As Paul Mirengoff at Powerline, discussing a piece in the Washington Post, said, "... the president's hugely unsuccessful effort to bring about a peace agreement between Israel and the Palestinians ..." failed, and Obama's failure "... is a given. As the Post puts it: 'After a year and a half of politically costly pressure on Israel, Obama had nothing to show for it, except far less capital to work with at home and a damaged reputation among the Middle East veterans directly involved.'" And, in a later post, Mr. Mirengoff said: "Given Obama's willfully ignorant understanding of the Middle East, he was destined to make a fool of himself the minute he injected himself into this area of the world."
To be sure, the harsh dictatorships of Saddam, Assad, Mubarak, Gaddafi, Ben Ali, et al. were reprehensible, but they did hold down or prevent most Muslim vs. non-Muslim or Muslim vs. other Muslim conflict. And, while the despots essentially maintained or rendered their countries Judenrein, Christians were, by and large, not being persecuted. In fact, Tariq Aziz, a member of the Chaldean Catholic Church, was the deputy prime minister of Iraq under Saddam. That there will ever be another Christian in such a position is unimaginable there or in Turkey or Tunisia or Algeria.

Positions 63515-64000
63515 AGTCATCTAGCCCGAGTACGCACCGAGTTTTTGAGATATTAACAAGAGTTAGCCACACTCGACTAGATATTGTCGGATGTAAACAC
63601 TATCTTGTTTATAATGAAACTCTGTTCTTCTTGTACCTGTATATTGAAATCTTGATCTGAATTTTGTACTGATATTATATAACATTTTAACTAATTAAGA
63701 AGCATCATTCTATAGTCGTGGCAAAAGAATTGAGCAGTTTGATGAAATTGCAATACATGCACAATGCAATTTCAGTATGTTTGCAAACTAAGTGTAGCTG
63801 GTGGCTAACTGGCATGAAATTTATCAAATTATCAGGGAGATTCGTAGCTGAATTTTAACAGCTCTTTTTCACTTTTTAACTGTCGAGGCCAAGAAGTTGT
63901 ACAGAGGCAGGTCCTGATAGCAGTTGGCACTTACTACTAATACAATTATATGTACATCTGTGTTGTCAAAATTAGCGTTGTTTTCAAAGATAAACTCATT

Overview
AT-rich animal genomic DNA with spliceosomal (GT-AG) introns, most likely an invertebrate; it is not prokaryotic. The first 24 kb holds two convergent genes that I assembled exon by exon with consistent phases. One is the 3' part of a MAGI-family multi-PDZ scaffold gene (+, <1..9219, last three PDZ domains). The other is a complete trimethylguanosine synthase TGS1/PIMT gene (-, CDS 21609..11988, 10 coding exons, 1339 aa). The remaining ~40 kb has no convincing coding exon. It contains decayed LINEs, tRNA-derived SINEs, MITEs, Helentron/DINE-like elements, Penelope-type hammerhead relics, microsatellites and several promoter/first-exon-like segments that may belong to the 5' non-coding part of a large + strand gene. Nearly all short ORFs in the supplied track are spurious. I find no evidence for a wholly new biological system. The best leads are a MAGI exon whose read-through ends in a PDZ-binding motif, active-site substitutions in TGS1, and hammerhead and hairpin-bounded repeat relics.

In Egypt, Christian Copts were influential until the time of Nasser, but now there are few Christians in government, and their prospects for the future are as dismal: